On October 6, Cartoon Network will be debuting a new movie called Contest aimed at raising awareness about bullying. It's National Bullying Prevention Month, and Cartoon Network just might have the highest amount of eyeballs in the right age demographic to help put a dent in the problem.
Contest is a film directed by newcomer Anthony Giuta, and tells the story of a bully who learns how to understand and appreciate others not like himself.
We spoke to the President and COO of Cartoon Network, Stuart Snyder, about the film and why Cartoon Network thought it was important to get into the anti-bullying game.
Bryan Young: What made Cartoon Network decide to get behind programming for anti-bullying month?
Stuart Snyder: Four years ago, our ongoing research with kids told us 85 percent of our kids wanted to help when they saw their friends get bullied, but they didn't know how. We brought together a board of expert advisors; partnered with educators, community-based and government organizations; and launched Stop Bullying: Speak Up. Our goal is to help kids and families create schools and communities where speaking up for each other is the norm -- it's "what you do."
BY: What brought you to the decision of kicking things off with Contest?
SS: Over the last few years, we've produced documentaries like Speak Up, which was introduced by President Obama in 2011, and is now being used as part of the federal effort to get kids involved in bullying prevention activities; and multiple specials with CNN's Anderson Cooper. Contest is an opportunity to address this topic in a new genre. It's a great family movie with a bullying prevention theme; we are an entertainment network, and believe that all kinds of entertainment can play a powerful role in creating positive social change.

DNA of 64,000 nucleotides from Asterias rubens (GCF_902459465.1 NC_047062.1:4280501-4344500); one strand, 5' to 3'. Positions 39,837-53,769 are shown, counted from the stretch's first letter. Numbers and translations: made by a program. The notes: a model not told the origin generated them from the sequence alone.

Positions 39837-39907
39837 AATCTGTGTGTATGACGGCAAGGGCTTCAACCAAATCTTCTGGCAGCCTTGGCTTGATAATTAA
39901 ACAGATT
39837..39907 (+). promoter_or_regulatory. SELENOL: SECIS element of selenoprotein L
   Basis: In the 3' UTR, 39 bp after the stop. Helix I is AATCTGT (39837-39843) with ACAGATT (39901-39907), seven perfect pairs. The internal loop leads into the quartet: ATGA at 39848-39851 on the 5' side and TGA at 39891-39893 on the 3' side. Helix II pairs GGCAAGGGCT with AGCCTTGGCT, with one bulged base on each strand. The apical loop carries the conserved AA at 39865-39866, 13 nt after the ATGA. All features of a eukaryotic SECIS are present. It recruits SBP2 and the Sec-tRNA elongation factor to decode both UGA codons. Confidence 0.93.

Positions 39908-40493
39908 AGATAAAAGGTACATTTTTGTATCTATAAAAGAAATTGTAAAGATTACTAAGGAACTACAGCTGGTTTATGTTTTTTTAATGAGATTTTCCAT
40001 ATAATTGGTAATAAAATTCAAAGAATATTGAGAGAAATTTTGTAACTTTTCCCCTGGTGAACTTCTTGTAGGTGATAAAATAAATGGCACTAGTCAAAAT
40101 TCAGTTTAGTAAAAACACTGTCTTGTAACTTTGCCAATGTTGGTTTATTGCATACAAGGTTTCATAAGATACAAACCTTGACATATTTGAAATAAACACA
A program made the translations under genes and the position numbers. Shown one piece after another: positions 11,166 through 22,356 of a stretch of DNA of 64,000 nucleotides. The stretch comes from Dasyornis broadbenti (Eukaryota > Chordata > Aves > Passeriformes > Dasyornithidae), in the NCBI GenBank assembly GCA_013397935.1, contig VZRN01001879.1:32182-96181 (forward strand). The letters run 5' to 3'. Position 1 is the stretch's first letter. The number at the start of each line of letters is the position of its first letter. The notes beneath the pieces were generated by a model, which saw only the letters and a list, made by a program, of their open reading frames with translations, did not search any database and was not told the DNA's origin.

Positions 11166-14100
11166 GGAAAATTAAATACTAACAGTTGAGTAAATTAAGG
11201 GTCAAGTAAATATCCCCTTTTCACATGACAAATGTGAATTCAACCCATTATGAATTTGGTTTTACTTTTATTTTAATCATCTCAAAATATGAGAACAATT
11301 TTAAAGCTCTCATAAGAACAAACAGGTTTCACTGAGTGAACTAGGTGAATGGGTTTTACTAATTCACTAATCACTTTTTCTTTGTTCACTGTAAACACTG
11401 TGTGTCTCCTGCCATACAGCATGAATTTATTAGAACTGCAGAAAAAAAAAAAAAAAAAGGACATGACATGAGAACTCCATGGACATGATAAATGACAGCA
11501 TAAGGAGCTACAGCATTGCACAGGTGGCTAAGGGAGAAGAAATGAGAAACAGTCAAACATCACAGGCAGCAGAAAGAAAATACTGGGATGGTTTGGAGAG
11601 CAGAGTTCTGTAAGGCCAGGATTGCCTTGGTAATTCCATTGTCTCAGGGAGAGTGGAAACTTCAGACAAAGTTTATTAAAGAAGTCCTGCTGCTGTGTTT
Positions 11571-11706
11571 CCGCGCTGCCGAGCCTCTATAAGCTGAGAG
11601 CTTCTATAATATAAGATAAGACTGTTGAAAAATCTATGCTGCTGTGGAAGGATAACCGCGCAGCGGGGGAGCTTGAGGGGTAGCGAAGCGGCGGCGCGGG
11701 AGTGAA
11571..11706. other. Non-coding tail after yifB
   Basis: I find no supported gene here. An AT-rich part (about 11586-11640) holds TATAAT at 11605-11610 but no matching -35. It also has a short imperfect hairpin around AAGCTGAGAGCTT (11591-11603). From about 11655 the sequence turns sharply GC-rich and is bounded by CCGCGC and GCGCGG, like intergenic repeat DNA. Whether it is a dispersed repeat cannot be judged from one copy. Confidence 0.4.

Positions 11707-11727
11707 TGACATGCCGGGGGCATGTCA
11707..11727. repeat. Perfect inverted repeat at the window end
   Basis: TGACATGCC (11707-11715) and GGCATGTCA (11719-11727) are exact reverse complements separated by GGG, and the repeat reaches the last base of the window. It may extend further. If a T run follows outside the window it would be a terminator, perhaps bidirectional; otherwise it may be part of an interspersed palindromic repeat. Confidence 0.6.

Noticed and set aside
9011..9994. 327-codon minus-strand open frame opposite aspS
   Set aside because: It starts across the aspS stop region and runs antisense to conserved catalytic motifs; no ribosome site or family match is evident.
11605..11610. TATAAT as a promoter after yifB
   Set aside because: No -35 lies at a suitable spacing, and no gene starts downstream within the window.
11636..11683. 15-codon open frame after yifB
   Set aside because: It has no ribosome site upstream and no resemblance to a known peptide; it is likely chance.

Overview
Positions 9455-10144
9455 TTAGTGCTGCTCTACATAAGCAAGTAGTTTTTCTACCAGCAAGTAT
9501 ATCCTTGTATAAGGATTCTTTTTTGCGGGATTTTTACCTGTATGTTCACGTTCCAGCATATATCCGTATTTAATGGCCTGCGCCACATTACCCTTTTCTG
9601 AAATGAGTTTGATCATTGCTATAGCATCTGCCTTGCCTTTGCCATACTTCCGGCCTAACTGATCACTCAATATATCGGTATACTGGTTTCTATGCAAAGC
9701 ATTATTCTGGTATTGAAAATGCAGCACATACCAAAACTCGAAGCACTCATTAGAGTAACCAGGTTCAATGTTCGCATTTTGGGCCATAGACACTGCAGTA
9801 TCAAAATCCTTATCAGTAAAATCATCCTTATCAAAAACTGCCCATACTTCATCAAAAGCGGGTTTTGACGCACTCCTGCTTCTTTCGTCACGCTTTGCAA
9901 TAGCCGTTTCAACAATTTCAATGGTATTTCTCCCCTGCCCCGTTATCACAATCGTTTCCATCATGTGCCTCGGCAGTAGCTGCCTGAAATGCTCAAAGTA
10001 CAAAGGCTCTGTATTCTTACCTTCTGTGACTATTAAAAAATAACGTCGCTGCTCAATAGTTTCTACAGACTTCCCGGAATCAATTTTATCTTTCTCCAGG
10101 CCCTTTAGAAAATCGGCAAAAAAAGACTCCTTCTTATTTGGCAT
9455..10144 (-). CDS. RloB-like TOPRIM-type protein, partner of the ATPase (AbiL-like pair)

BY: What are you looking to to make sure anti-bullying month a success for Cartoon Network?
SS: Our vision for Stop Bullying: Speak Up is to continue our efforts to gets kids, families, schools, and communities involved in creating and executing the solutions. We can motivate and engage using the power of our screens; but it will be the young people in our audience who will make the world a better place. We are using our screens to inform and inspire their efforts.
It's a noble effort and I applaud them for it.
I also got a few words with the director of the film, Anthony Giunta, asking him if he'd been bullied as a kid:
Yes, throughout both grade school and high school... unlike today, though, I could close my door when I got at home from school, and not have to deal with it again until I got back there the next day. Now, with cyber-bullying, texting, et al, it can be a 24/7 nightmare for some kids.
Things can get really tough at times, and when you're young, your peer group can feel like your whole world. If our movie can make even one kid change her/his mind about making a tragic, irreversible decision -- and offer them hope -- then we did a good job.
Here's the trailer for the film:
Contest airs on Cartoon Network, Sunday, October 6, at 6 p.m. (ET/PT). It's something my kids want to see, and I'll be watching it with them.
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